I didn’t see snow until I was seven years old. My family lived in LA until I was almost nine, and it was a rare day when the temperature dropped below 45 degrees. One day in March of 1986, my parents decided it was time for their kids to experience snow and so we piled into the family Subaru and took a day trip up to Big Bear.
It was only about 40 minutes from our house in Eagle Rock, but felt like another world. My memories of that day are deeply linked to the pictures my parents took of us playing, although some moments stand out, independent from photographic evidence. I remember building a snowman, and being shocked at how something so cold could also burn. My parents had to prompt us, to teach us how play in the snow, because it was so foreign. My mom laid down in a field to show us how to make an angel, and my dad instructed us on how to make a snowball stay together and fly.
There was a little boy who attached himself to us soon after we arrived, and played more enthusiastically than I knew how. I felt a little jealous that he was more interested in my four year old sister than me, when he was closer to my age, but he could sense that she shared his fearlessness and would be a better playmate.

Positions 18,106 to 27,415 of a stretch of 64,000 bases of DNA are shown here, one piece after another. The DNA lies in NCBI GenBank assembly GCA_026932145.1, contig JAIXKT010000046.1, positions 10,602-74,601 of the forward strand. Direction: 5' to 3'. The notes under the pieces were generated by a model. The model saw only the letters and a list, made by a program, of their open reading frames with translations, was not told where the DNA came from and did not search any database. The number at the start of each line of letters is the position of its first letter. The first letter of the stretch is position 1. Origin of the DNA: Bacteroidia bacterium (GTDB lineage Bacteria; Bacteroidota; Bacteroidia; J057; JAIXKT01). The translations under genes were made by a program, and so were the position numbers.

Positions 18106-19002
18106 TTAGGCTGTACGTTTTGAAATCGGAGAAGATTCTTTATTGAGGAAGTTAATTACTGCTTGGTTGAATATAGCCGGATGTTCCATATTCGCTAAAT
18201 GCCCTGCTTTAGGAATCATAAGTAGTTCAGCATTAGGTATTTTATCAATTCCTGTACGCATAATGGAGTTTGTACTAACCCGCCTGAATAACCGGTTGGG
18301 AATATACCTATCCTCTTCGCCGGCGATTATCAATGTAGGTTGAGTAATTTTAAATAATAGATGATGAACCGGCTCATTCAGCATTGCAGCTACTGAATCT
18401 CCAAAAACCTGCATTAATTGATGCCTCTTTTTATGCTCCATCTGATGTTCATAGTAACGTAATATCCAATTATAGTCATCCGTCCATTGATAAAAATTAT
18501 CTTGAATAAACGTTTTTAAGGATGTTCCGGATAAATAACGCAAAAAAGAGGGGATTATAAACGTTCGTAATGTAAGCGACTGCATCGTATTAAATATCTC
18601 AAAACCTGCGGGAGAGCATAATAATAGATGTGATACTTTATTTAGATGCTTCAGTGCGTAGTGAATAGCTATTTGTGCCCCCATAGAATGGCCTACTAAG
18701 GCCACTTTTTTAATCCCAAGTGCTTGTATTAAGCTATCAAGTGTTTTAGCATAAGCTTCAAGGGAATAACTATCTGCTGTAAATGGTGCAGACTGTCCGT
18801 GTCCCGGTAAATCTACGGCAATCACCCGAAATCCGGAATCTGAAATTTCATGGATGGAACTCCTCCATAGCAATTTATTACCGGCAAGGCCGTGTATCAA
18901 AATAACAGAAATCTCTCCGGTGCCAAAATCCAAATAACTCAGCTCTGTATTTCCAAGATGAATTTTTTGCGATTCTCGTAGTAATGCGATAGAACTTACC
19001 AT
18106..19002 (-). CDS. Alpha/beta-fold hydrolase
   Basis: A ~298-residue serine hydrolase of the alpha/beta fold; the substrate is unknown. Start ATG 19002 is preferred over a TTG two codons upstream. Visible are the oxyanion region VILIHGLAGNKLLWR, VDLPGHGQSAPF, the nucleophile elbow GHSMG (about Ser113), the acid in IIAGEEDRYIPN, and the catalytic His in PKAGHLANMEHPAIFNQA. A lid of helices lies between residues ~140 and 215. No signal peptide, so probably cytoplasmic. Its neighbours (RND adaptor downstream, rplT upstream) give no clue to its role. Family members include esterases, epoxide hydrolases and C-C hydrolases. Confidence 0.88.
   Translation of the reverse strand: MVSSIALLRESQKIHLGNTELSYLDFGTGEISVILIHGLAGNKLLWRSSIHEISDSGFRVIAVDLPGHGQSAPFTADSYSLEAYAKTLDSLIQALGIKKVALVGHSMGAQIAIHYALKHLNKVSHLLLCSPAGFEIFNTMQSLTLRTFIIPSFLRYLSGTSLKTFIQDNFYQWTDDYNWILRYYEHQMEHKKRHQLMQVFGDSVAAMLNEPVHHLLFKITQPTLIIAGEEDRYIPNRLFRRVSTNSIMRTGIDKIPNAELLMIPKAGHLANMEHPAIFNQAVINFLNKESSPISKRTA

In some senses, my parents were as excited to see snow as we were, because it had been many years since they had lived in a climate where winters froze. After eight years in LA, they had forgotten how cold and pervasive snow could be, and didn’t bring enough changes of clothing to keep us from getting chilled on the way home.
We moved to Portland about a year later, and almost immediately had snowy winters. The first house we moved to after LA was two blocks from my elementary school, and I finally got to walk to school in the snow, just like my mom and Laura Ingalls Wilder had done. That one action deeply satisfied my need for things to be like they were in the olden days.
I’ve experienced many more snow days since that first one on Big Bear almost twenty years ago, but I will always remember that one as my first.